Firefox Developers Continue Tuning ASM.js Performance
Written by Michael Larabel in Mozilla on 22 December 2013 at 11:01 AM EST. 16 Comments
Mozilla developers continue to optimize everything they can with ASM.js to deliver the greatest performance possible inside Firefox.

ASM.js is the subset of JavaScript that is aimed for performance, easy to optimize, and is suitable for EmScripten to target in its converting of C/C++ code through LLVM and into this optimized JavaScript. EmScripten itself has been an incredibly interesting project.

With EmScripten, the performance started out at roughly half the speed of native code, but much tuning has taken place -- to ASM.js as well as Firefox in general with its JavaScript engine. There's been very many micro-optimizations but recently there's been some big advancements like optimizing floating-point operations to use 32-bit floats over 64-bit doubles where compatible, etc. The most recent work on Firefox in general and ASM.js reveal continued hope for this performant JavaScript subset to supporting Google's Native Client with native code.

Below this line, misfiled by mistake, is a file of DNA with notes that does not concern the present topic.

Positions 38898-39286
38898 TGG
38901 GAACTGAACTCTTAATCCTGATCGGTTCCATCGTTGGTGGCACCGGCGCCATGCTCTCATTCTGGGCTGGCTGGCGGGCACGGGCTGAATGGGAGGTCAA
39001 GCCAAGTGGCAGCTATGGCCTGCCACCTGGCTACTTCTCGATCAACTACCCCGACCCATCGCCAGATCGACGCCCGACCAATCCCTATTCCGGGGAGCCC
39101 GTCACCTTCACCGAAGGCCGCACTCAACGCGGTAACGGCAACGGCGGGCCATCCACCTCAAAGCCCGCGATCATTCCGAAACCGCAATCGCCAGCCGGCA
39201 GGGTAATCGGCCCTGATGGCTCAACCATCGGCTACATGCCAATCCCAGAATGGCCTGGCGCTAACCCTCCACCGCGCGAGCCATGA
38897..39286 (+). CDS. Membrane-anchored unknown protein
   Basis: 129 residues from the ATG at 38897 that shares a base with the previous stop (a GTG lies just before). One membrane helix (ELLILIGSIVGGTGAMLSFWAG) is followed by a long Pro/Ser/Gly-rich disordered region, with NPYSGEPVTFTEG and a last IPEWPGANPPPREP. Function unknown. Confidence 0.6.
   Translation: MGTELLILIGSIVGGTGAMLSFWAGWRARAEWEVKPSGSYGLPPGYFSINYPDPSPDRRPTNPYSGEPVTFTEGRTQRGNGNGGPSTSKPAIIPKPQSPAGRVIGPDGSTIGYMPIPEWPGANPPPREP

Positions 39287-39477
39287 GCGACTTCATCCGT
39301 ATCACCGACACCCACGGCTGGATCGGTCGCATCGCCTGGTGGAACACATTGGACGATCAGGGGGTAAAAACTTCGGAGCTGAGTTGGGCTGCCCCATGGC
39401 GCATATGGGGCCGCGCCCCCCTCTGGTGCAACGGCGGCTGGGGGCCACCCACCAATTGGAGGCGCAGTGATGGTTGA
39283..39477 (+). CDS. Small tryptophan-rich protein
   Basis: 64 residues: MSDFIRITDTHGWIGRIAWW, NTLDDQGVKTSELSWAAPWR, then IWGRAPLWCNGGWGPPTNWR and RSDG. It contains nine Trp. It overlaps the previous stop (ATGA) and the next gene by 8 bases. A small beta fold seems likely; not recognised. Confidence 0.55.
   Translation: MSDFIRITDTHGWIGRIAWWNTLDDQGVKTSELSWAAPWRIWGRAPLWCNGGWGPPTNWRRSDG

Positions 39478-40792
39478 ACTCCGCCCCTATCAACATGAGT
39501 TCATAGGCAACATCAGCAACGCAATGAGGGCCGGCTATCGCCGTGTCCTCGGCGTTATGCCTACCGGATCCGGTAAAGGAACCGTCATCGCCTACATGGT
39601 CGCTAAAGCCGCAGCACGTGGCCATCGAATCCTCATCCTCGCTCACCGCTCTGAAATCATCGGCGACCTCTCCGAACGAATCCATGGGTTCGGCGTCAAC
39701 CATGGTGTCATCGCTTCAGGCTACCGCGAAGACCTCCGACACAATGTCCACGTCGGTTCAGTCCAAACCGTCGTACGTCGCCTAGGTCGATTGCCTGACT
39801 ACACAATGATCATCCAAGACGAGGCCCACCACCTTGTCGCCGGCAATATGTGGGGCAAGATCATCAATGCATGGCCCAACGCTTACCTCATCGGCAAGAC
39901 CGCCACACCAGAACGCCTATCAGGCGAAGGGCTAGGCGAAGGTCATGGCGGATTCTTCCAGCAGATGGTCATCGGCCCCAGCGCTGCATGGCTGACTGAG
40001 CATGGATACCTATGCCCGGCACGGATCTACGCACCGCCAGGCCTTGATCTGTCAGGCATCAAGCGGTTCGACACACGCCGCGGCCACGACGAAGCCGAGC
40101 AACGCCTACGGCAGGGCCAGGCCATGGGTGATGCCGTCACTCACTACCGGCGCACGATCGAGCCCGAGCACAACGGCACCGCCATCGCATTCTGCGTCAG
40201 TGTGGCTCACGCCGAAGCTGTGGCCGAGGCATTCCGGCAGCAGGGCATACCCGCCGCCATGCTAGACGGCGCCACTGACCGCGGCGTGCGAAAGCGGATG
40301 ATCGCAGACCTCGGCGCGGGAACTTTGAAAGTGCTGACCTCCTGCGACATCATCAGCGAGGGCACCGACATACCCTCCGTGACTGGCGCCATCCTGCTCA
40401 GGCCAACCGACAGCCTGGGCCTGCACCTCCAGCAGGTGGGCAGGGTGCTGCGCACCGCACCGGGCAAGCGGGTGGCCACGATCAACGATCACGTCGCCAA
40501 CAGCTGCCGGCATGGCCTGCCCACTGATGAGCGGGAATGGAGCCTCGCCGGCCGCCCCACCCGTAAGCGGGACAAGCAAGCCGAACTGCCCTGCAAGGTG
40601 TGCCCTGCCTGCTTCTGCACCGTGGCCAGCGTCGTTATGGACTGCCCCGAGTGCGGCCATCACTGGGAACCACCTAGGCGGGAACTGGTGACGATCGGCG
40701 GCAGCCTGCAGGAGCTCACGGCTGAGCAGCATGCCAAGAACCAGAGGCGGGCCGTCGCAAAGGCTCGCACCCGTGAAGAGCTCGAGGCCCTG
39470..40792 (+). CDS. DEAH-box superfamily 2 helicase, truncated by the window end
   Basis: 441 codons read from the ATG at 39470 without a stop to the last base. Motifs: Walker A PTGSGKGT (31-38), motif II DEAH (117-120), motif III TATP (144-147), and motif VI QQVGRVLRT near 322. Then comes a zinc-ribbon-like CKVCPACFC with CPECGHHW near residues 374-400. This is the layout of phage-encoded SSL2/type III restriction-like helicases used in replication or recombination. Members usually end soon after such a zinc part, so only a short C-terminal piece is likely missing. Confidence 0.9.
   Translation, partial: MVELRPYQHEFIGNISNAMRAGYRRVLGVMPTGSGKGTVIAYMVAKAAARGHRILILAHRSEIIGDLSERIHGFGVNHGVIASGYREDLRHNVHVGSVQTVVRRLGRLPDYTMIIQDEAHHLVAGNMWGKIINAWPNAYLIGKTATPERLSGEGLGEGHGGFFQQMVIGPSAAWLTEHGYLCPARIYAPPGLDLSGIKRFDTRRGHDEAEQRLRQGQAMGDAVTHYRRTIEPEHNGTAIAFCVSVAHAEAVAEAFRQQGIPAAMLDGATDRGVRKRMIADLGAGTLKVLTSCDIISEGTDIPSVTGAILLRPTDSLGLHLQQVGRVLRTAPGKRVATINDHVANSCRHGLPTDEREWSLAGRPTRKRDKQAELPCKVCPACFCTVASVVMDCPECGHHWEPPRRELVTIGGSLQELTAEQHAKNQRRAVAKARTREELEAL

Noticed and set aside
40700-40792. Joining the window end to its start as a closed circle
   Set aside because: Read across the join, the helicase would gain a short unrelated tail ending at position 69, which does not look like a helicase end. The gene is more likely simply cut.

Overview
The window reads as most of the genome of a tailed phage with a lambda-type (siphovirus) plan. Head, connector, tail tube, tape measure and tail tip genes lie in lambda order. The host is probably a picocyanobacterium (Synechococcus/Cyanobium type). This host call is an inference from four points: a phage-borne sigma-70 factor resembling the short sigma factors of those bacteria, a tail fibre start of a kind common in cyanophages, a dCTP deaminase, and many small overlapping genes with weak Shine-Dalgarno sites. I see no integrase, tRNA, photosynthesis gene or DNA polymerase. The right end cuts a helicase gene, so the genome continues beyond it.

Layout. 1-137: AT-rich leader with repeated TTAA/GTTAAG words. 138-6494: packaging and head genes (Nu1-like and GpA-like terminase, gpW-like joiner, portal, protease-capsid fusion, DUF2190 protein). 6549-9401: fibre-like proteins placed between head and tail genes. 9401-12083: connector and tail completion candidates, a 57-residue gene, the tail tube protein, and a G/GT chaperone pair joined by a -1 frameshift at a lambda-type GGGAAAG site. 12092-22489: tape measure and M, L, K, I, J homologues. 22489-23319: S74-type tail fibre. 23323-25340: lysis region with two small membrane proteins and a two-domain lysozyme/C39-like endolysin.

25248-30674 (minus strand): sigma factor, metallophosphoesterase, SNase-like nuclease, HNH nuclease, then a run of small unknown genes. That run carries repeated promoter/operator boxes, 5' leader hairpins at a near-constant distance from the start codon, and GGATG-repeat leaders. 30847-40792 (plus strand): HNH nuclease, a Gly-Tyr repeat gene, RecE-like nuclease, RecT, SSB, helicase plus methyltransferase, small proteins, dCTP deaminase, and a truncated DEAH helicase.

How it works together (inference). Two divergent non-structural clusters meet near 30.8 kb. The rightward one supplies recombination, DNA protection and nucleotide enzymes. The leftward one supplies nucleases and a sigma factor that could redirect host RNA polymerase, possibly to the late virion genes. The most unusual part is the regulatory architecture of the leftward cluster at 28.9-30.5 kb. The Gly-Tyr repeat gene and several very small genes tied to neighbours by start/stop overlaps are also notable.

In a new Mozilla blog post its mentioned, "Firefox with float32 optimizations can run all those benchmarks at around 1.5x slower than native, or better. That's a big improvement from earlier this year, when as mentioned before things were closer to 2x slower than native." Additionally, "on some benchmarks, like box2d, fasta and copy, asm.js is as close or closer to clang than clang is to gcc. There is even one case where asm.js beats clang by a slight amount, on box2d."

The blog post at concluded with, "even the current performance numbers – 1.5x slower than native, or better – are not the limit of what can be achieved, as there are still big improvements either under way or in planning, both in emscripten and in JavaScript engines."

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Michael Larabel is the principal author of and founded the site in 2004 with a focus on enriching the Linux hardware experience. Michael has written more than 10,000 articles covering the state of Linux hardware support, Linux performance, graphics drivers, and other topics. Michael is also the lead developer of the Phoronix Test Suite, Phoromatic, and automated benchmarking software. He can be followed via Twitter or contacted via

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